- by Ian Framson
- Oct 03, 2014
- WiFi, Marriot, Tradeshow Internet
TSI's customers and consumers in general are protected by several FCC laws preserving their rights to bring in their own WiFi hotspots and select their own Internet Service Providers at events.
- FCC Over-the-Air Reception Devices (OTARD) law prohibits building rules restricting use of wireless equipment and antennas
- FCC clarifies consumer protection extends to hotels, conference and convention centers (FCC Public Notice DA 04-1844)
On Friday 10/3/14, the FCC released this order & consent decree in a landmark case against Marriott providing further legal precedent protecting consumer freedom of choice.
As an ISP in the trade show industry, we could write an essay on this topic. I think there are a few key clarification points from the FCC's order and consent decree worth highlighting.
1. The regulation of WiFi signals, along with any FCC-approved access points which broadcast WiFi (47 CFR 15), is the exclusive domain of the FCC. Even on private property such as inside hotels and convention centers, in the U.S. it is the FCC who regulates wireless spectrum. Not the venue. Not the show organizer. And certainly not the in-house ISP. It's not quite on the order of magnitude of slavery vs freedom; but the freedom to use your own WiFi access point at an event, in the eyes of the law, is now an inalienable right for every American.
2. As such, the FCC grants certain rights (and responsibilities) to users of WiFi access points, whether they are consumers, attendees, exhibitors, show management staff, ISPs, venue operators, etc. Regardless of whether they are on public or private property, everyone is granted the freedom to use a FCC-approved WiFi access point of their own choosing, without being willfully or maliciously interfered with by others, and of course only so long as they do not willfully or maliciously interfere with others. The willful/malicious language here is an important differentiator since all WiFi access points can cause some amount of unintentional interference.
3. It is irrelevant if the WiFi access point being used is a personal MiFi, a cell phone in WiFi hotspot mode, one of TSI's 4G Internet Kits, or an expensive enterprise class access point installed by the in-house ISP. Also irrelevant are the number of users connecting to the WiFi access point and whether or not the operator derives income by selling access. Same rights, same class. Just because a venue or their in-house ISP partner is in the business of being an internet service provider, doesn't mean they receive any superordinate ownership or usage rights to the public WiFi spectrum they use for their "official" network. Under the law, an attendee or exhibitor with their own personal WiFi hotspot has the same rights to use the same spectrum as any ISP or venue. If both WiFi networks happen to be unintentionally interfering with each other, there are ways to coordinate and discuss, as rational humans, without resorting to intentional and illegal WiFi jamming/blocking. Without these equal rights, you run the risk of "for the greater good" justifications leading to "exclusivity/prohibition" language, leading to WiFi jamming, which as we've all seen, can lead to a very slippery slope toward extortion.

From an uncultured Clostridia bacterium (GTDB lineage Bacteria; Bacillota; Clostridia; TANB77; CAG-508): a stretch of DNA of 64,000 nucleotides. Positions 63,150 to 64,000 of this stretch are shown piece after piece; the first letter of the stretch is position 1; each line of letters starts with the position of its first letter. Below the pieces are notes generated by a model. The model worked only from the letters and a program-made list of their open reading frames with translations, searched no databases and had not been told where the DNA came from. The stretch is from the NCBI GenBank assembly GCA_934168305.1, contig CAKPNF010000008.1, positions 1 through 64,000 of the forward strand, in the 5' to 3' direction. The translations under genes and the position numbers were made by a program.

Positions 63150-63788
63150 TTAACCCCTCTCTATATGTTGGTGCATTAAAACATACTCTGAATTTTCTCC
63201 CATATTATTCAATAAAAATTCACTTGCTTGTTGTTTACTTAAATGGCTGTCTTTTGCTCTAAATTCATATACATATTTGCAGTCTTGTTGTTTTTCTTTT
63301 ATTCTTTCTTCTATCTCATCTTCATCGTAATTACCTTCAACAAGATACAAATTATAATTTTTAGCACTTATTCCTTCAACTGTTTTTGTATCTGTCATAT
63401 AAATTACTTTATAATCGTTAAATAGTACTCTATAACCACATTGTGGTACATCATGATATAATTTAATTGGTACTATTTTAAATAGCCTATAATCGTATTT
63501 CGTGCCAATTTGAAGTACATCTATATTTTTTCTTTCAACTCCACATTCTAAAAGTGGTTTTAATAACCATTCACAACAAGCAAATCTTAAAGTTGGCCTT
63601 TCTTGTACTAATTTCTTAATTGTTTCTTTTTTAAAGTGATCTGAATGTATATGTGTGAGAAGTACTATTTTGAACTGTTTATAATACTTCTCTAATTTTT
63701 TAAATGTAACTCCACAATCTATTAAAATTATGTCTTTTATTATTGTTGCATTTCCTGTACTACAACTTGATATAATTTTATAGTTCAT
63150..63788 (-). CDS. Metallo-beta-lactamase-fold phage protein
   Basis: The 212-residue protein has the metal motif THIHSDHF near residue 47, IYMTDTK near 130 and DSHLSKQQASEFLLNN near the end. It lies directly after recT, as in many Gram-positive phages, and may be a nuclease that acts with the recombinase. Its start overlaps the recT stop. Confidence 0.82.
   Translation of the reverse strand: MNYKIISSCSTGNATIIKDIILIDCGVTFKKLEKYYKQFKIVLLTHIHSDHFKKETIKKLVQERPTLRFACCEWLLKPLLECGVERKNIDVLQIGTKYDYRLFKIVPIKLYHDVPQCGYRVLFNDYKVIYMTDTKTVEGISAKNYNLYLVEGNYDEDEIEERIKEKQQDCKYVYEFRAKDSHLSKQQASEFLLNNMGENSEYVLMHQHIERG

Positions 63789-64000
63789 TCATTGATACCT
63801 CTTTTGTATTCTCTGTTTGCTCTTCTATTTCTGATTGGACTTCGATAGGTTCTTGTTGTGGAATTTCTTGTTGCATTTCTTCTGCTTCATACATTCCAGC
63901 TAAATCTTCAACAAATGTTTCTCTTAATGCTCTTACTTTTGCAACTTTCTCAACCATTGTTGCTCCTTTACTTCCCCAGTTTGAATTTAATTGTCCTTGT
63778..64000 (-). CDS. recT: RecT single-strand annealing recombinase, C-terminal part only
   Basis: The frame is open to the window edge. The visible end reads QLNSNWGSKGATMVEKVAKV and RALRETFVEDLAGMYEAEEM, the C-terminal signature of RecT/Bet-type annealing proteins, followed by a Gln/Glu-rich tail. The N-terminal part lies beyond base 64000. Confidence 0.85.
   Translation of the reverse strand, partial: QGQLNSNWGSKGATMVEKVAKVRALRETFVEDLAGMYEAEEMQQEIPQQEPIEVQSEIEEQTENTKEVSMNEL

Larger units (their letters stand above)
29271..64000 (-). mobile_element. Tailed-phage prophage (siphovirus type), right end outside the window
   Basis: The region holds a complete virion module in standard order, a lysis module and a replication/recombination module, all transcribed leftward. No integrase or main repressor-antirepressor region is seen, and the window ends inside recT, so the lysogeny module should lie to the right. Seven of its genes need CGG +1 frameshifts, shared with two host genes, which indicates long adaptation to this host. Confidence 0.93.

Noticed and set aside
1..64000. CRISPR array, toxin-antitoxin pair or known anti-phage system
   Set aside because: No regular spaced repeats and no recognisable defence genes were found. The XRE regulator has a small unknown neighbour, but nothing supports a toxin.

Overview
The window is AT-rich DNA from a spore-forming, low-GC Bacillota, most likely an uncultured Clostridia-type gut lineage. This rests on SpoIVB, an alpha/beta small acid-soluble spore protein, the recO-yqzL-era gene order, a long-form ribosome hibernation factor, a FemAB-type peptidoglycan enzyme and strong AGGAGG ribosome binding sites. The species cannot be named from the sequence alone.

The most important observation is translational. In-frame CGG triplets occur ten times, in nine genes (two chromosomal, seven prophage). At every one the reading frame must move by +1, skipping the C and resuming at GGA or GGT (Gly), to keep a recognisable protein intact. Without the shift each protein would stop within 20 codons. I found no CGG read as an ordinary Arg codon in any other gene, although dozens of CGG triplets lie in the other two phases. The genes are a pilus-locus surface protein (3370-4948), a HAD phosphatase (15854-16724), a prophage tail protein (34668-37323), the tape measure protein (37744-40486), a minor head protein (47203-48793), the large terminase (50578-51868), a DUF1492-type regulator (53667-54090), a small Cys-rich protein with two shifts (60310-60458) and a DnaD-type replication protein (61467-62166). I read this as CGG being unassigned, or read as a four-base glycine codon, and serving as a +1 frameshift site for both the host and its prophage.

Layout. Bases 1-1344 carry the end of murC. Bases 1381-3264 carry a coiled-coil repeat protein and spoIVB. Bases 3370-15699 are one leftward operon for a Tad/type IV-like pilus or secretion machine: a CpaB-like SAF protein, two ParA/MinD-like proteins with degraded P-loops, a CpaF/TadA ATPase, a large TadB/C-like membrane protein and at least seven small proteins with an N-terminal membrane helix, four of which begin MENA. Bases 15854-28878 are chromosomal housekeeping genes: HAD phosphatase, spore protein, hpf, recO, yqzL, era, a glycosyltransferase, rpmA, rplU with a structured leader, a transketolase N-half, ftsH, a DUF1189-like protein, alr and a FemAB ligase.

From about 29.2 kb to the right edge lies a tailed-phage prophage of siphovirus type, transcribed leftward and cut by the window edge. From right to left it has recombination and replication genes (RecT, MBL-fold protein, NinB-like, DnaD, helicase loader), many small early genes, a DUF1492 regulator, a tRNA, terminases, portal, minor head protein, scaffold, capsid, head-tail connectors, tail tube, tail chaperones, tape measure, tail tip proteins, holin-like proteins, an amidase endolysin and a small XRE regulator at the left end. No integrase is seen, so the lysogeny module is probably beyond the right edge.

There are some natural consequences of this legal paradigm created by the FCC. There is a risk of unintentional interference. When you have lots of WiFi access points in the same vicinity, the 24 channels allocated to WiFi spectrum can get overloaded, rendering a worse experience for some/all users. One good (non-technological) solution would be to have someone (i.e. show management, the general service contractor, perhaps the in-house ISP) coordinate and suggest (but not require) folks set their WiFi access points to broadcast on non-overlapping channels. With cooperation and coordination you can achieve much more than with heavy handed and illegal tactics such as WiFi deauthentication/jamming.
To help avoid unintentional interference, TSI configures its routers by default to broadcast on the less crowded 5 GHz (802.11a) spectrum. This is one significant advantage of using our kit over a consumer-grade device such as a MiFi.
I think the key takeaway here for show organizers and venues is if you don't want to risk FCC fines, don't usurp the FCC and don't try to regulate/jam/block the legal use of WiFi access points. The key takeaway for exhibitors is - carry on!